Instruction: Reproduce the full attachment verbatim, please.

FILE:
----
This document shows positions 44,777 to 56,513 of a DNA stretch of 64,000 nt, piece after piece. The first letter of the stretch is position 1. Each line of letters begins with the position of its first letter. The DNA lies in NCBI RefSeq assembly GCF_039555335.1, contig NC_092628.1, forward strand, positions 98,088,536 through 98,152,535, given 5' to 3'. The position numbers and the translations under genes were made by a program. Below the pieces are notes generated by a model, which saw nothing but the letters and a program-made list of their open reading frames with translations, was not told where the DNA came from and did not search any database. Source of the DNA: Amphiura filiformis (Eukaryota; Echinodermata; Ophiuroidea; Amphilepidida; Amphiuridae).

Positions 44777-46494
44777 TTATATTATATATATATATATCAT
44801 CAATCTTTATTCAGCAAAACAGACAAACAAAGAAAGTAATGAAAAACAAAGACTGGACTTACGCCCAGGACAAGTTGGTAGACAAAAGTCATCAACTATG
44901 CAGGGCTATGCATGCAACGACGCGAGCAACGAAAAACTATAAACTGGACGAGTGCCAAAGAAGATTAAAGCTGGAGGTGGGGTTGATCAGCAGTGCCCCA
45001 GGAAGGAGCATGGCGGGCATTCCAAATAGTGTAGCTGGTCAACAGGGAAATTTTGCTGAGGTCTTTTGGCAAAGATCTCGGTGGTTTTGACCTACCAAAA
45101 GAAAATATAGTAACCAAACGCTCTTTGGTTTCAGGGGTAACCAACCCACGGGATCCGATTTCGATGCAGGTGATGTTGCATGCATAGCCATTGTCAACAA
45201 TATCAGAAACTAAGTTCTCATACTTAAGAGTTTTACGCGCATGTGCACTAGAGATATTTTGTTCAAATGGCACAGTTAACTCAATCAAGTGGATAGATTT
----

This document shows positions 44,777 to 56,513 of a DNA stretch of 64,000 nt, piece after piece. The first letter of the stretch is position 1. Each line of letters begins with the position of its first letter. The DNA lies in NCBI RefSeq assembly GCF_039555335.1, contig NC_092628.1, forward strand, positions 98,088,536 through 98,152,535, given 5' to 3'. The position numbers and the translations under genes were made by a program. Below the pieces are notes generated by a model, which saw nothing but the letters and a program-made list of their open reading frames with translations, was not told where the DNA came from and did not search any database. Source of the DNA: Amphiura filiformis (Eukaryota; Echinodermata; Ophiuroidea; Amphilepidida; Amphiuridae).

Positions 44777-46494
44777 TTATATTATATATATATATATCAT
44801 CAATCTTTATTCAGCAAAACAGACAAACAAAGAAAGTAATGAAAAACAAAGACTGGACTTACGCCCAGGACAAGTTGGTAGACAAAAGTCATCAACTATG
44901 CAGGGCTATGCATGCAACGACGCGAGCAACGAAAAACTATAAACTGGACGAGTGCCAAAGAAGATTAAAGCTGGAGGTGGGGTTGATCAGCAGTGCCCCA
45001 GGAAGGAGCATGGCGGGCATTCCAAATAGTGTAGCTGGTCAACAGGGAAATTTTGCTGAGGTCTTTTGGCAAAGATCTCGGTGGTTTTGACCTACCAAAA
45101 GAAAATATAGTAACCAAACGCTCTTTGGTTTCAGGGGTAACCAACCCACGGGATCCGATTTCGATGCAGGTGATGTTGCATGCATAGCCATTGTCAACAA
45201 TATCAGAAACTAAGTTCTCATACTTAAGAGTTTTACGCGCATGTGCACTAGAGATATTTTGTTCAAATGGCACAGTTAACTCAATCAAGTGGATAGATTT